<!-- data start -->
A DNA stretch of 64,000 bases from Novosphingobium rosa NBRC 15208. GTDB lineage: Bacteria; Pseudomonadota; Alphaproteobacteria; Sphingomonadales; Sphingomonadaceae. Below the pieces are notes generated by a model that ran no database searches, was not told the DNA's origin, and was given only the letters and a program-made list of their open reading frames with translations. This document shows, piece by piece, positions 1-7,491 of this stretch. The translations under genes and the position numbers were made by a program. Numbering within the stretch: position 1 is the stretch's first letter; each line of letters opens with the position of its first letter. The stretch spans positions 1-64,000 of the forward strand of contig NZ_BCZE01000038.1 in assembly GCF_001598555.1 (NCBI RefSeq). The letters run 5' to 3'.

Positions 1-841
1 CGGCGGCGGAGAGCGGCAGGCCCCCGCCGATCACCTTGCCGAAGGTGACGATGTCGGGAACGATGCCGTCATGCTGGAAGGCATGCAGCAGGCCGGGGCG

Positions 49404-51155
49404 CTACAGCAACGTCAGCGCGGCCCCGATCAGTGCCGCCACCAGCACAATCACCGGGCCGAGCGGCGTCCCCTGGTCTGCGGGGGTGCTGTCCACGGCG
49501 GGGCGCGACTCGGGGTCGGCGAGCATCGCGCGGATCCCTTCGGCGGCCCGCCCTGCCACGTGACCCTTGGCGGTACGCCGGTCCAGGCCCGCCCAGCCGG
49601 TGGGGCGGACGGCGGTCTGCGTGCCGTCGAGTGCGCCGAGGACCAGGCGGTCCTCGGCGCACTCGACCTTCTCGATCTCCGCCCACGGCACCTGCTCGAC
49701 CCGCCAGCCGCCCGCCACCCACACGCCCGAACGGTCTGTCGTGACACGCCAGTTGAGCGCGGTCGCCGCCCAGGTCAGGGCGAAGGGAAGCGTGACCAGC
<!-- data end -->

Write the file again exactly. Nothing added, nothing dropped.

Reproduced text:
A DNA stretch of 64,000 bases from Novosphingobium rosa NBRC 15208. GTDB lineage: Bacteria; Pseudomonadota; Alphaproteobacteria; Sphingomonadales; Sphingomonadaceae. Below the pieces are notes generated by a model that ran no database searches, was not told the DNA's origin, and was given only the letters and a program-made list of their open reading frames with translations. This document shows, piece by piece, positions 1-7,491 of this stretch. The translations under genes and the position numbers were made by a program. Numbering within the stretch: position 1 is the stretch's first letter; each line of letters opens with the position of its first letter. The stretch spans positions 1-64,000 of the forward strand of contig NZ_BCZE01000038.1 in assembly GCF_001598555.1 (NCBI RefSeq). The letters run 5' to 3'.

Positions 1-841
1 CGGCGGCGGAGAGCGGCAGGCCCCCGCCGATCACCTTGCCGAAGGTGACGATGTCGGGAACGATGCCGTCATGCTGGAAGGCATGCAGCAGGCCGGGGCG

Positions 49404-51155
49404 CTACAGCAACGTCAGCGCGGCCCCGATCAGTGCCGCCACCAGCACAATCACCGGGCCGAGCGGCGTCCCCTGGTCTGCGGGGGTGCTGTCCACGGCG
49501 GGGCGCGACTCGGGGTCGGCGAGCATCGCGCGGATCCCTTCGGCGGCCCGCCCTGCCACGTGACCCTTGGCGGTACGCCGGTCCAGGCCCGCCCAGCCGG
49601 TGGGGCGGACGGCGGTCTGCGTGCCGTCGAGTGCGCCGAGGACCAGGCGGTCCTCGGCGCACTCGACCTTCTCGATCTCCGCCCACGGCACCTGCTCGAC
49701 CCGCCAGCCGCCCGCCACCCACACGCCCGAACGGTCTGTCGTGACACGCCAGTTGAGCGCGGTCGCCGCCCAGGTCAGGGCGAAGGGAAGCGTGACCAGC